An opposition is a formal objection to the registering of a trade mark.
There are many reasons why a party will oppose trade mark registration. For example they may:
- think an accepted trade mark application is too similar to their own
- own a registered trade mark and another party is attempting to remove their trade mark.
Any interested third party is able to file a Notice of Intention to Oppose (Notice). Oppositions can be complex, costly and take a significant amount of time, money and effort. If you are considering opposing an action, you may want to seek help from an IP professional and consider the time, effort and cost required for dispute resolution.
It is your responsibility as a trade mark owner to monitor the market for potential infringement and use the court system to take action. We do not do this for you. If you find yourself needing to fight for your trade mark registration it can be costly in terms of time, money and effort.
Things that can be opposed
- An application to register or protect a trade mark that has been advertised as accepted.
- An application to remove a trade mark from the register because it has not been used.
- An application for an extension of time of more than three months (under section 224 of the Trade Marks Act 1995).
- An application for an amendment to a trade mark application (under section 65A of the Trade Marks Act 1995).
Most common reasons for opposition
The trade mark is identical or very similar to another registered or pending trade mark or an international registration that is seeking, or has gained protection, in Australia.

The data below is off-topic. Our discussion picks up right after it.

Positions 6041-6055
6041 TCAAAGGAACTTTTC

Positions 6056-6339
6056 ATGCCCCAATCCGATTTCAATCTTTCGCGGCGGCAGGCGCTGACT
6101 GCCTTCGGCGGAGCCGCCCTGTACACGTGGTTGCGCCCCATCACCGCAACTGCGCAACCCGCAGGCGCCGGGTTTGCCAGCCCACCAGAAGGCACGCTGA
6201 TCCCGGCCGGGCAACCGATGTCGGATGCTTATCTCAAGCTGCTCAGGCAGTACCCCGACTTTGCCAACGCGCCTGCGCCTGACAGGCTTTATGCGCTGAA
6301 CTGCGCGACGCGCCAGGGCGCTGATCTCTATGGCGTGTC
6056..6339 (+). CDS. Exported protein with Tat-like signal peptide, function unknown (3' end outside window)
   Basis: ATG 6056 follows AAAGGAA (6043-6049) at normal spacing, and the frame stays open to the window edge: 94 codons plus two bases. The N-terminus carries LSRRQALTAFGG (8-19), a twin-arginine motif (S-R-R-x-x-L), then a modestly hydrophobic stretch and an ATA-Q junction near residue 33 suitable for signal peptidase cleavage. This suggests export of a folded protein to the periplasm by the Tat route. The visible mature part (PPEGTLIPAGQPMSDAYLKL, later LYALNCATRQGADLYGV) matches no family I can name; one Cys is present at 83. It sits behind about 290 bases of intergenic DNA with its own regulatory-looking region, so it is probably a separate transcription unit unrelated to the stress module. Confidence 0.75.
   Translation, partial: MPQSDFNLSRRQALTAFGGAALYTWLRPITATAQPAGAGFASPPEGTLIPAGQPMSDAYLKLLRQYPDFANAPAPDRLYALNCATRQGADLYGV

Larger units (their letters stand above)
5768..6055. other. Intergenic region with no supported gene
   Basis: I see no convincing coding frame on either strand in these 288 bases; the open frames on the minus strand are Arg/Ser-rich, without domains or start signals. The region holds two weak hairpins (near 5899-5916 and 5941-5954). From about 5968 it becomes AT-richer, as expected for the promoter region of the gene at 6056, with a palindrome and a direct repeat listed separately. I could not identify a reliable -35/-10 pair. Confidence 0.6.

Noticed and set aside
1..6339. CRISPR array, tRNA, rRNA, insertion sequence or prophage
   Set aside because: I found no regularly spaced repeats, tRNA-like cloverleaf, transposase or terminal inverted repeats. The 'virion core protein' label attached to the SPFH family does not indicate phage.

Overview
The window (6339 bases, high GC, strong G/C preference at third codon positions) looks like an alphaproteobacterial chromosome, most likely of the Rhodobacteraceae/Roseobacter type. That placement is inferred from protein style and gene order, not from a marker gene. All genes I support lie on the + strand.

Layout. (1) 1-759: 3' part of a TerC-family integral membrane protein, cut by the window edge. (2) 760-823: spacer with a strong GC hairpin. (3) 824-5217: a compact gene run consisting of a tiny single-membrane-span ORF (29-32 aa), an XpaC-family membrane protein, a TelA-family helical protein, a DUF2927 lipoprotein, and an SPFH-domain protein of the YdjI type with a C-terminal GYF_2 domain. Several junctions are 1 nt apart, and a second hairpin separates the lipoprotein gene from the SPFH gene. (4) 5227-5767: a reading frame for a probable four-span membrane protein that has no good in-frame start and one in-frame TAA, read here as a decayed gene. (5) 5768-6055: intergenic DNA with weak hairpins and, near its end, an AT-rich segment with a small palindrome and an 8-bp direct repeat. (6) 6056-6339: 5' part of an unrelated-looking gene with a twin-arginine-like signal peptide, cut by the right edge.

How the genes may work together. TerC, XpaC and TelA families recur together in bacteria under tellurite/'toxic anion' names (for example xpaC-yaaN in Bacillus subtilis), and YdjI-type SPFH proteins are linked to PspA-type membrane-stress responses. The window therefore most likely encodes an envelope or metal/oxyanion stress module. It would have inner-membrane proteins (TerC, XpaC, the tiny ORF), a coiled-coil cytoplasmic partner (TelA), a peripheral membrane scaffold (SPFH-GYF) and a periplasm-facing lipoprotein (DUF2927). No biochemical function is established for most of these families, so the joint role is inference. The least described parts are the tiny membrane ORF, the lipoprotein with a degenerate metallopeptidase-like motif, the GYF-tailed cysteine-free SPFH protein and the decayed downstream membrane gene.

Deception or confusion is likely because of the reputation of another trade mark in Australia.
- The trade mark applicant is not the true owner of the trade mark.
When filing a Notice you must also submit, within one month, a Statement of Grounds and Particulars which sets out the particular grounds on which you wish to rely during the opposition.
Relevant parts of the legislation
- For opposition to amendments to trade mark applications see section 65A of the Act; Division 2 of Part 6 of the Regulations.
You can only oppose a trade mark once it has been accepted for registration/protection.
National trade marks may be opposed on any of the grounds set out in Division 2 of Part 4 of the Trade Marks Act 1995 (except for section 40) and also on the basis of sections 58 to 62A.
International Registrations Designating Australia (IRDAs) may be opposed on any of the grounds referred to in regulation 17A.34 of the Trade Marks Regulations 1995.